Jacob Greene was a sweet boy raised by a loving, tight-knit family…of cultists. He always obeyed, and was so trusted by them that he was the one they sent out on their monthly supply run (food, medicine, pig fetuses, etc.)
Finding himself betrayed by them, he flees the family’s sequestered compound and enters the true unknown: college in New York City. It’s a very foreign place, the normal world and St. Mark’s University. But Jacob’s looking for a purpose in life, a way to understand people, and a future that breaks from his less-than-perfect past. However, when his estranged sister arrives in town to kick off the apocalypse, Jacob realizes that if he doesn’t gather allies and stop the family’s prophecy of destruction from coming true, nobody else will…
I’d never met lycanthropes before. There were no packs in the Dakotas. My father and grandmother had seen to that years ago.
I was starting to understand why. Our family’s sorcerous might was unmatched, but a wolf moving through thick brush, especially with a pack at her back, could make quick work of an unprepared sorcerer, unless the sorcerer was willing to bring down an entire forest to protect themselves.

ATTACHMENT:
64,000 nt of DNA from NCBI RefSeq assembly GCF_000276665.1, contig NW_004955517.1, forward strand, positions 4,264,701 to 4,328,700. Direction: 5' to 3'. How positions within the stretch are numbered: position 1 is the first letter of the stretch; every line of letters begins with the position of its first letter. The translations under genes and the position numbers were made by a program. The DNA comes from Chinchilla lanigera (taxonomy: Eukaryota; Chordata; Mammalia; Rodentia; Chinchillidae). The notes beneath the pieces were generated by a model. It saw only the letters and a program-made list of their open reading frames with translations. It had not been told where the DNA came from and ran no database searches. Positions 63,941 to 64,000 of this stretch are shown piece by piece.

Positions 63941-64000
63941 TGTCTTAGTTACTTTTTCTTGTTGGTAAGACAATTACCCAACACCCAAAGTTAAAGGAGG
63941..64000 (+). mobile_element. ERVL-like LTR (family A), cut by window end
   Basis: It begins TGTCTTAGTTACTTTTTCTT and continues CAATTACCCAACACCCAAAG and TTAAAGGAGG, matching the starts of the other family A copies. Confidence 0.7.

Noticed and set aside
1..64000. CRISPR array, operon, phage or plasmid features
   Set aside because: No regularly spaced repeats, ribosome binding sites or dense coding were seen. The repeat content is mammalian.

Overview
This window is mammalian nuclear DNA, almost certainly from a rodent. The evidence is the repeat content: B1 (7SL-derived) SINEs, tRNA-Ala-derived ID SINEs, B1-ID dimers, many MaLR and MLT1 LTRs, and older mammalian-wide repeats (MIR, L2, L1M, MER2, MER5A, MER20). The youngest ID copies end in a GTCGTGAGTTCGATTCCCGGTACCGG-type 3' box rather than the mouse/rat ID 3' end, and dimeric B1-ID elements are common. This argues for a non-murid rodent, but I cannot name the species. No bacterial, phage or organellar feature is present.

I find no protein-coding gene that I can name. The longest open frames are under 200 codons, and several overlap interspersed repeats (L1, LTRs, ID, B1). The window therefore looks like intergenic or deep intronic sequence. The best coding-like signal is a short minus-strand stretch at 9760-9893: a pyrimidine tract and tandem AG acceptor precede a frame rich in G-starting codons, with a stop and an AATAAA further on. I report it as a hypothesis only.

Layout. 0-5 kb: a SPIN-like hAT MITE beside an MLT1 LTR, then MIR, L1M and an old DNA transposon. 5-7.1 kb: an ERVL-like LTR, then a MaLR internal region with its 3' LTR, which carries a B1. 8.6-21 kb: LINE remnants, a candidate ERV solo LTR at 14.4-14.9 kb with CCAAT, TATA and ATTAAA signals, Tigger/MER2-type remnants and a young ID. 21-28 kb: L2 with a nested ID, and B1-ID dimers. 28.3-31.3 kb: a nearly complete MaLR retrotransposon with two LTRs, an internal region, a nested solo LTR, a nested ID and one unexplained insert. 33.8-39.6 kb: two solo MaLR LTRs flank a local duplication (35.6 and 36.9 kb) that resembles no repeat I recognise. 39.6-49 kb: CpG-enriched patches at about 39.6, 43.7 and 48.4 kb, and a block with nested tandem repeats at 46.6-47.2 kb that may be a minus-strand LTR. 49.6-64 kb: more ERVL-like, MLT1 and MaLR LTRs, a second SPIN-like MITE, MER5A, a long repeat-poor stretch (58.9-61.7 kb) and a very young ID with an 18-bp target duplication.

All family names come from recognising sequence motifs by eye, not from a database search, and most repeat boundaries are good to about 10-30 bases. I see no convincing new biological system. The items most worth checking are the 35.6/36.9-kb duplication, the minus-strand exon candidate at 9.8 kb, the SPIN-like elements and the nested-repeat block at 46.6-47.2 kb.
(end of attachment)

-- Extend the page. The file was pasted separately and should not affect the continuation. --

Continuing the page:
It’s what Grandmother had done.
One of the many races made by the gods in the first days, lycanthropes could move among humans without notice, only revealing their power when they wished. When their creator, the moon, was strongest, so were they.
Antoinette cleared her throat. “I am Antoinette Laroux. And a friend told me to show you this.” She produced the Nataraja statue, holding it out in the scant inches between herself and the looming wolf-woman.
The woman chuffed once, very canine in that moment, all pretense of humanity cast aside. She looked Antoinette dead in the eyes, then sized her up, gaze going to her feet and then back up to her eyes.
She took a single step back.
“So you know the Nephilim. Fine. Why are you here?” “Someone’s after the Hearts. She’s trying to awaken the Younger Gods.”
The wolves snarled as one. All of them, the woman included. “And you’re here, what, to warn us? As if we aren’t always on guard? There’s precious little of the earth left in this place. You think we aren’t always vigilant?”
“We want to help,” I said, breaking with Antoinette’s request.
The woman snapped at me, baring her teeth. “You smell of the Deeps, boy.”
Again, judged before I was known. Even thousands of miles away from my family’s center of power, I was just a Greene to them. Even if I bested Esther, would I ever be rid of that stain, or would I carry it with me my whole life, my family’s sins painted clearly across my face with the distinctively bland look of our family?
“We’ve had a long day already,” Antoinette said, by way of explanation. “But he’s right. We’re trying to get the whole city to join up so we can stop this woman. She’s ridiculously powerful.”